Access to Nature May Improve Sleep Quality for Men and Seniors
The results of a new US study show that access to nature may help to significantly improve quality of sleep for men and seniors. The study was led by the University of Illinois and published in the journal Preventive Medicine.
Researchers analysed data on 255,171 adults, and found poor sleep quality to be linked to having fewer natural environments nearby. Participants who reported having insufficient sleep on 21-29 days in the previous month had consistently lower odds of access to nature than those who reported insufficient sleep on 1-6 days. Interestingly, this link was strongest in men in general, and both men and women over the age of 65.
Senior author Diane Grigsby-Toussaint, professor of kinesiology and community health, suggests that people who live closer to green spaces are likely to have higher levels of physical activity, so this may contribute to the improved quality of sleep. She says that this may be why the link was more pronounced in men – because women may be less likely to venture into natural spaces.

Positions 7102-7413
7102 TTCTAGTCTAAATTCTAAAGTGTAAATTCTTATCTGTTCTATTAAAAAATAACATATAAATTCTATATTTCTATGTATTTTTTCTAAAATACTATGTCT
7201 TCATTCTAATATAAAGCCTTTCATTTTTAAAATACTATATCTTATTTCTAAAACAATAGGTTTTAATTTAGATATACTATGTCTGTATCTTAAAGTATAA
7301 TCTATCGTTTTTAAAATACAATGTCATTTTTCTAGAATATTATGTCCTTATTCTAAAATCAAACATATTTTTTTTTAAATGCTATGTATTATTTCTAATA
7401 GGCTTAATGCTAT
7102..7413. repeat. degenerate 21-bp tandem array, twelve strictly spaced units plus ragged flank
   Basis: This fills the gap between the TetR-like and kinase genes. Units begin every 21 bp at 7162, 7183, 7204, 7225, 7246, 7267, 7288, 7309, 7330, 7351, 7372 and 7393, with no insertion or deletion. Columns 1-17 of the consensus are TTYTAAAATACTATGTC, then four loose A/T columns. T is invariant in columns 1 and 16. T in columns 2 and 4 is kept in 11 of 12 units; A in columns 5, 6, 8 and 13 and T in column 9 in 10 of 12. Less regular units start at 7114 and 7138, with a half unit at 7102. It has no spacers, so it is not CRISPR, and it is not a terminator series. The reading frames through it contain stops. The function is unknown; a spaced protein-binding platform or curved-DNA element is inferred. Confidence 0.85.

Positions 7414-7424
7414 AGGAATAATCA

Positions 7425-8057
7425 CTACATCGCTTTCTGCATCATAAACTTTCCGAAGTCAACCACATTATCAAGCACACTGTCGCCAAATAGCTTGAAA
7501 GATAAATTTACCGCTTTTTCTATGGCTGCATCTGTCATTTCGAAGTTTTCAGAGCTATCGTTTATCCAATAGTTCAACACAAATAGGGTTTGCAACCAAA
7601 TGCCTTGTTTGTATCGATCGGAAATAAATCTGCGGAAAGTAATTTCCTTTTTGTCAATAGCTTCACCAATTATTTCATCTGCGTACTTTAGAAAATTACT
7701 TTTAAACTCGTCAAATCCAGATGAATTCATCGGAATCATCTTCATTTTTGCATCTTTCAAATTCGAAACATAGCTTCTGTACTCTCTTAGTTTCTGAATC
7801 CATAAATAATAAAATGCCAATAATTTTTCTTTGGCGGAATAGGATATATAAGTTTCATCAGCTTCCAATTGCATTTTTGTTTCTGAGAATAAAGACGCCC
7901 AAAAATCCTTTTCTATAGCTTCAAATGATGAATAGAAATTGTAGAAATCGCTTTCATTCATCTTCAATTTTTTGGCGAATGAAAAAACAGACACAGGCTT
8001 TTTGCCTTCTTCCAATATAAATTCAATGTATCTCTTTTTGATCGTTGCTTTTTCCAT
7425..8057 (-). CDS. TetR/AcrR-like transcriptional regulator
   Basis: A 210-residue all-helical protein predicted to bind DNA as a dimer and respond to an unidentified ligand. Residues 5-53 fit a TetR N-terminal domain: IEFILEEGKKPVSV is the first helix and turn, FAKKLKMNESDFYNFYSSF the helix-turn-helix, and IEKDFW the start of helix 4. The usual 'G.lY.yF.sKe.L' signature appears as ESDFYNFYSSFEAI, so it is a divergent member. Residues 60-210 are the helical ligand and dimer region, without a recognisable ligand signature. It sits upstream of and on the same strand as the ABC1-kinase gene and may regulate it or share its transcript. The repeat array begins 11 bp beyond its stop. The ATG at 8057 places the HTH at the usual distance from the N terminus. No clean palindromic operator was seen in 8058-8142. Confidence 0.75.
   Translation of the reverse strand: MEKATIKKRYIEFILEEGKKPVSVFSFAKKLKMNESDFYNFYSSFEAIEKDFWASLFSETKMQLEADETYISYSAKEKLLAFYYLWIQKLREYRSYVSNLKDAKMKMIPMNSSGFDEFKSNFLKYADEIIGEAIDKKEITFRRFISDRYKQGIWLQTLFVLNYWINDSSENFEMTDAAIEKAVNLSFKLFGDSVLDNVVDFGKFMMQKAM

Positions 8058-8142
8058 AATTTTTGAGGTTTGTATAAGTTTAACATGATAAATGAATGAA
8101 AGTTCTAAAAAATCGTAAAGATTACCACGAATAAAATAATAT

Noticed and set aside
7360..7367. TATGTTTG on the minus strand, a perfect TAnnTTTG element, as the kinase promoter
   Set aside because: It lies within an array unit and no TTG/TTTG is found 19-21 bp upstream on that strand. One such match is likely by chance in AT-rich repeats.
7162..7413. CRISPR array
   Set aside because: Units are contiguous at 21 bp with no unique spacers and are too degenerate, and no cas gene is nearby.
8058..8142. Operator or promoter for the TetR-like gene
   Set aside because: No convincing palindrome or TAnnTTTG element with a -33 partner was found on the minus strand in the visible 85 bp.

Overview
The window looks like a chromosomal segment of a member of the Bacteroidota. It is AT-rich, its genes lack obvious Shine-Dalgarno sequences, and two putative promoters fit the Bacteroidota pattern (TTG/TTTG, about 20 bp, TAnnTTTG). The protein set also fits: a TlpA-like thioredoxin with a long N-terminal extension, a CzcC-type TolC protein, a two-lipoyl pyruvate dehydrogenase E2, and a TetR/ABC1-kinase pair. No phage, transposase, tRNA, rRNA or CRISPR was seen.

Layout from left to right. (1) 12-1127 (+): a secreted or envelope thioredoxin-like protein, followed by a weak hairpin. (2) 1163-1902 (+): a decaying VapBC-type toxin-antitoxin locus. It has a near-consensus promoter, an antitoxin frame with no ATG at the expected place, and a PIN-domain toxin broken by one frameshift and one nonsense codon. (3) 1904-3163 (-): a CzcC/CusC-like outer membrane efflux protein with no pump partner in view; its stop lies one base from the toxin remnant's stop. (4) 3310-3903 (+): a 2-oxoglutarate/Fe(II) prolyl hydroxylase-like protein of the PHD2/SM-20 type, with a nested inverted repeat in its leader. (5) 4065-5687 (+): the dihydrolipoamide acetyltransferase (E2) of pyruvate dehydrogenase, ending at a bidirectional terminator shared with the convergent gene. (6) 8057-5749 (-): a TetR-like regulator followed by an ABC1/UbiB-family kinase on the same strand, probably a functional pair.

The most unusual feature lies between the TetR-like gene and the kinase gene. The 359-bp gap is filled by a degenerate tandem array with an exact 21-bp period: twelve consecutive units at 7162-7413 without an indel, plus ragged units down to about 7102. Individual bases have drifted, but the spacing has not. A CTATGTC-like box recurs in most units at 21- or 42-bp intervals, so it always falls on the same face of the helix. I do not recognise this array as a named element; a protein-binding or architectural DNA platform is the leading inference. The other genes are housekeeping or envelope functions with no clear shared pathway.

However, there is no evidence from the study to clarify the reason behind the link because it did not investigate whether the respondents actually made use of the natural spaces – just whether they were available.
Nevertheless, Professor Grigsby Toussaint says that the findings suggest exposure to natural environments could help people get the sleep they need to maintain good health. “Our results provide an incentive for nursing homes and communities with many retired residents to design buildings with more lighting, create nature trails and dedicated garden spaces, and provide safe outdoor areas that encourage outdoor activity for men and women.”